Former actor Charlie Sheen took to the Today Show Friday morning for an interview with Matt Lauer, where he failed to impress this writer yet again with his reported charm and talent. Lauer, reminding Sheen of the massive public meltdown he had last year, said people were probably taking bets on whether or not he would soon be dead. I would have taken that action, Sheen replied, which means he would have bet on his own death while trying with all his might, all the drugs he could find, and all the hookers he could bang to eradicate his own existence.
I wish he had just died.
Don't get me wrong. I enjoyed watching Sheen really stick it to the bigwigs over at CBS. And my respect for human life in general is just, like, off the charts! But really, the entire spectacle last year was a huge let down. Even after Sheen somehow monetized his freak out into a really awful comedy tour based on his worthless catchphrase winning, I was hoping for a radical collapse. I was hoping for a flaming Camaro jump over a bridge, an attempt at an around-the-world cold-air balloon flight, an actual interaction with a tiger that ended in disaster, a radical new STD that makes you look immediately like Charles Nelson Riley--ABSOLUTELY ANYTHING BUT SOFTBALL QUESTIONS FROM MATT LAUER. When I heard Sheen was taking bets on his life via the Today Show this morning, I thought, Hell! Maybe we're ready for round two! Alas, it seems he's just moved past the spectacle of major douchebaggery to simple, minor, restrained douchebaggery.
Well I'm still not impressed. Is no one else tired of these celebrities, particularly Sheen, getting a free pass to treat the world like a populist playground, without any consequence whatsoever? Did Martin Sheen at least call Charlie up after the whole debacle and scold him? This isn't to say I've never imbibed, made mistakes, regretted things, f--ked up, and so on. I mean there was that one time Colby left me bleeding in the street. And just last week I took a pretty wicked/embarrassing stage dive. But I've never made such claims of grandeur and power that Sheen made commonplace in his speech around that time. The point here is this: if Charlie Sheen wants to go overboard, then he really has to go all the way overboard, not Goldie Hawn, momentary blackout Overboard. Sheen's consequence/punishment/reward should be a life doomed to this behavior. And the only escape is his self-imposed death. Schadenfreude always wins.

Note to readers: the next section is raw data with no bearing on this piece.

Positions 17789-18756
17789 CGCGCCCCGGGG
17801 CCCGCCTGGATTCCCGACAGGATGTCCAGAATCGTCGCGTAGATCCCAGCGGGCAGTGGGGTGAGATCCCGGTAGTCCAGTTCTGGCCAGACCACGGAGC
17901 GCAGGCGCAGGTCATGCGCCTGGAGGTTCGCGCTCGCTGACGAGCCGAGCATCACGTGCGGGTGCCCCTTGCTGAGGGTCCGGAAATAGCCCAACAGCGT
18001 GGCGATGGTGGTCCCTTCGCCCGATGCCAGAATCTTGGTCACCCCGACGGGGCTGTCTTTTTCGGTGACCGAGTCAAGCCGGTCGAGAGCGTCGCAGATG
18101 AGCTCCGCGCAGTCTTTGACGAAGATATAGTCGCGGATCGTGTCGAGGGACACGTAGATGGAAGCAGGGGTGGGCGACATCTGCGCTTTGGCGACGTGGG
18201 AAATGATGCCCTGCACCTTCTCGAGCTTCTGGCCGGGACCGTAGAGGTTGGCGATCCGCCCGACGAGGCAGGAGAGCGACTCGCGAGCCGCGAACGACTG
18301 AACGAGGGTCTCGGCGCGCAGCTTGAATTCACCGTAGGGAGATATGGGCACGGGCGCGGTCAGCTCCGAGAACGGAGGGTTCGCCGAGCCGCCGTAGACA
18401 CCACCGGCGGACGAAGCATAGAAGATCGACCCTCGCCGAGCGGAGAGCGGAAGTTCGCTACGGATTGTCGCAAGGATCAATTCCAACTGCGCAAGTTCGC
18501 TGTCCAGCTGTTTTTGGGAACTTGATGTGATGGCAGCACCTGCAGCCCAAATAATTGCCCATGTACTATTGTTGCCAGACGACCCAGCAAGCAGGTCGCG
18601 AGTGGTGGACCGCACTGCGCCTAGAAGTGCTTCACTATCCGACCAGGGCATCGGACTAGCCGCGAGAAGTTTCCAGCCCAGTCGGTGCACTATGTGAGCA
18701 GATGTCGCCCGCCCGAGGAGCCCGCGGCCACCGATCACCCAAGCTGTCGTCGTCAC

The naysayers will come at me with rational attacks such as, no one deserves to die. Well, fine. That's up to Charlie. His slide back into addiction between movies, as a mechanism of his press cycle, is at this point clearly Sisyphean. As Charlie suns his remorseful side, he'll squeeze as much life left as is possible out of another sober press cycle, for a shitty movie or shittier TV show. Clearly, Charlie's PR is attempting to scrape his pock-marked face from the bottom of a very dark and filthy barrel, as the team of enablers behind him prepares for a new project. But with the frequency and severity of Charlie's breakdowns at such great rates, there's no real hope in holding out for a stoic, aged Charlie Sheen. Do we really expect a turn of character that will result in an Ed Harris-type situation? He's no Gene Hackman. Hell, he's barely clinging to the existence of Charlie Sheen. That's why I'm saying we doom him to a life of public meltdown. If that's the way he chooses to stay relevant, then that is the only way he should be allowed to stay relevant. Two and a Half Men was a dump--Charlie knew this. He couldn't handle it. He picked up the crack pipe to erase the memory of that cultural waste. And that again revealed his true calling as publicly accepted pariah.
I will waiver all of this for Hot Shots 3.